Original Research ARTICLE
Gaseous 3-pentanol primes plant immunity against a bacterial speck pathogen, Pseudomonas syringae pv. tomato via salicylic acid and jasmonic acid-dependent signaling pathways in Arabidopsis
- 1Molecular Phytobacteriology Laboratory, Korea Research Institute of Bioscience and Biotechnology, Daejeon, South Korea
- 2Biosystems and Bioengineering Program, University of Science and Technology, Daejeon, South Korea
3-Pentanol is an active organic compound produced by plants and is a component of emitted insect sex pheromones. A previous study reported that drench application of 3-pentanol elicited plant immunity against microbial pathogens and an insect pest in crop plants. Here, we evaluated whether 3-pentanol and the derivatives 1-pentanol and 2-pentanol induced plant systemic resistance using the in vitro I-plate system. Exposure of Arabidopsis seedlings to 10 μM and 100 nM 3-pentanol evaporate elicited an immune response to Pseudomonas syringae pv. tomato DC3000. We performed quantitative real-time PCR to investigate the 3-pentanol-mediated Arabidopsis immune responses by determining Pathogenesis-Related (PR) gene expression levels associated with defense signaling through salicylic acid (SA), jasmonic acid (JA), and ethylene signaling pathways. The results show that exposure to 3-pentanol and subsequent pathogen challenge upregulated PDF1.2 and PR1 expression. Selected Arabidopsis mutants confirmed that the 3-pentanol-mediated immune response involved SA and JA signaling pathways and the NPR1 gene. Taken together, this study indicates that gaseous 3-pentanol triggers induced resistance in Arabidopsis by priming SA and JA signaling pathways. To our knowledge, this is the first report that a volatile compound of an insect sex pheromone triggers plant systemic resistance against a bacterial pathogen.
Plants protect themselves against diverse microbial pathogens and insects using a variety of defense mechanisms (Agrios, 2004). Among these mechanisms, induced resistance represents a unique machinery against a broad spectrum of plant pathogens (Mysore and Ryu, 2004; Eyles et al., 2010). Induced resistance is classified into two major groups: systemic acquired resistance (SAR) elicited by avirulent pathogens and induced systemic resistance (ISR) by root-associated bacteria (Ryals et al., 1996; Kloepper et al., 2004; Pieterse et al., 2009; Balmer et al., 2013). Many of the microbial determinants that elicit plant immunity have been reported (Lyon, 2007). Microbial (fungus and bacteria) cell-wall components and secreted metabolites are major groups. Among secreted metabolites, volatile organic compounds (VOCs) have been reported to induce plant immunity when applied to plants (Farag et al., 2013; Chung et al., 2015; Kanchiswamy et al., 2015a). To apply VOC under field condition, rapid evaporation of VOCs in the open field is a major challenge (Farag et al., 2013). However, recent report shows that plants can be successfully protected against plant pathogens and insect herbivores using 3-pentanol and 2-butanone (Song and Ryu, 2013; Kanchiswamy et al., 2015b). In addition, the underlying mechanism of VOC-mediated enhancement of plant immunity remains elusive (Chung et al., 2015). Particularly, the signaling pathways involved in major plant defense mechanisms, such as those that mediate the effects of salicylic acid (SA), jasmonic acid (JA), and ethylene (ET), have been intensively studied using only 2,3-butanediol and tridecane VOC within the Arabidopsis thaliana-Pectobacterium carotovorum/Pseudomonas syringae pathosystem (Ryu et al., 2004; Han et al., 2006; Kwon et al., 2010; Rudrappa et al., 2010; Lee et al., 2012;). Additionally, there have been no reports to our knowledge of the defense signaling induced by insect-produced VOCs.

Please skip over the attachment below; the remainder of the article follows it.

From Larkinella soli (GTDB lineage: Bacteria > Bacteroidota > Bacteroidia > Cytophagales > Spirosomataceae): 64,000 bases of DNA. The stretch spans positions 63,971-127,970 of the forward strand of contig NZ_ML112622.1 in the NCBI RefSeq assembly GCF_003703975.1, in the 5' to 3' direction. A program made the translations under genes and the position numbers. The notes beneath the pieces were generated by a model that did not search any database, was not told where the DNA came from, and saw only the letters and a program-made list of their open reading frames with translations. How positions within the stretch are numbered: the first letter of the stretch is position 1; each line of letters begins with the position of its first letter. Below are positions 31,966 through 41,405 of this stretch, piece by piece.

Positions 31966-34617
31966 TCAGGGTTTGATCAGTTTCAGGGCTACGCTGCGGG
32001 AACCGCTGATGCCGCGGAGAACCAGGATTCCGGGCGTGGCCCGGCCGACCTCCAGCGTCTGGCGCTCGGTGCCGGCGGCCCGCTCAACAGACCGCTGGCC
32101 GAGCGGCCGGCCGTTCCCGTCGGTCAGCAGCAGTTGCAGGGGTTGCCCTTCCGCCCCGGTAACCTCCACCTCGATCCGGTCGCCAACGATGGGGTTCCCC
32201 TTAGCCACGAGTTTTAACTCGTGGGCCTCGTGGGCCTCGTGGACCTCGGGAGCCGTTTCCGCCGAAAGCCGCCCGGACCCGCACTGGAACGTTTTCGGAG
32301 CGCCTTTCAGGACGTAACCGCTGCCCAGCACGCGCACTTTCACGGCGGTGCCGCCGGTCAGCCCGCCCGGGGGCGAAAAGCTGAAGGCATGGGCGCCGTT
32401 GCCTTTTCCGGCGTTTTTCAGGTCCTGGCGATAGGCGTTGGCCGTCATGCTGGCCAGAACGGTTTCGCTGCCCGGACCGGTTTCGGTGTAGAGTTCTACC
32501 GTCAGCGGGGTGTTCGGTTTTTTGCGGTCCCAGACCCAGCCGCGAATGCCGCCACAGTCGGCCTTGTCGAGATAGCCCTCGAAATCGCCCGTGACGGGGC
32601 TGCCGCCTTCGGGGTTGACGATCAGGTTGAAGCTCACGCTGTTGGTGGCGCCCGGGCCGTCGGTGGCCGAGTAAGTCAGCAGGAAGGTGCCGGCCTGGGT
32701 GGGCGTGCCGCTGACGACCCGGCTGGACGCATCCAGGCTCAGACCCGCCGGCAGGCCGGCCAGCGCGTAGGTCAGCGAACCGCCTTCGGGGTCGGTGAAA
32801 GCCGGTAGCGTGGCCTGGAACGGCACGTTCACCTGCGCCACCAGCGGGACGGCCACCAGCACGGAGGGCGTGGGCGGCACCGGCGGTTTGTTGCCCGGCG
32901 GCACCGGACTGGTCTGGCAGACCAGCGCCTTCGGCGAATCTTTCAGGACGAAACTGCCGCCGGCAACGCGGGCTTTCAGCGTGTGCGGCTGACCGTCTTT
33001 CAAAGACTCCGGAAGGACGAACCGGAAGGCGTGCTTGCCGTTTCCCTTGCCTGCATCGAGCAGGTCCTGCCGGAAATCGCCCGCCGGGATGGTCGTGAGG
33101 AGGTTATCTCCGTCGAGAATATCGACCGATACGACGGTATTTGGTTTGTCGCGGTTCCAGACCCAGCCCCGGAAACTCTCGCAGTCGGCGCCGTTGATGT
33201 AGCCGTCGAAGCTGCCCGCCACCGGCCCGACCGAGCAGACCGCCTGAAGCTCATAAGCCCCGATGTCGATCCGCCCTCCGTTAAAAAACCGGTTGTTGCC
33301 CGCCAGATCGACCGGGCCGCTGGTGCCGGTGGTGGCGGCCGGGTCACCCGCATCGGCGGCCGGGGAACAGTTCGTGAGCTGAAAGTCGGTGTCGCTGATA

Among insect’s produced VOCs, 3-pentanol is well-characterized with respect to its ability to induce plant immunity on pepper and cucumber plants (Song and Ryu, 2013; Choi et al., 2014). In many cases, 3-pentanol is also an important insect sex pheromone, particularly for the ambrosia beetle M. mutatus (Coleoptera, Curculionidae, Platypodinae), promotes the aggregation of males (Gatti Liguori et al., 2008; Funes et al., 2009, 2011), and facilitating mating behavior in several other species (Rossiter and Staddon, 1983; Bukovinszky et al., 2005; Manrique et al., 2006; Vitta and Lorenzo, 2009; Gols et al., 2011). A crucial role for 3-pentanol as an insect sex pheromone and attractant has been reported, but its function in eliciting plant defense responses against pathogens has only recently been studied (Zhuge et al., 2010; Song and Ryu, 2013).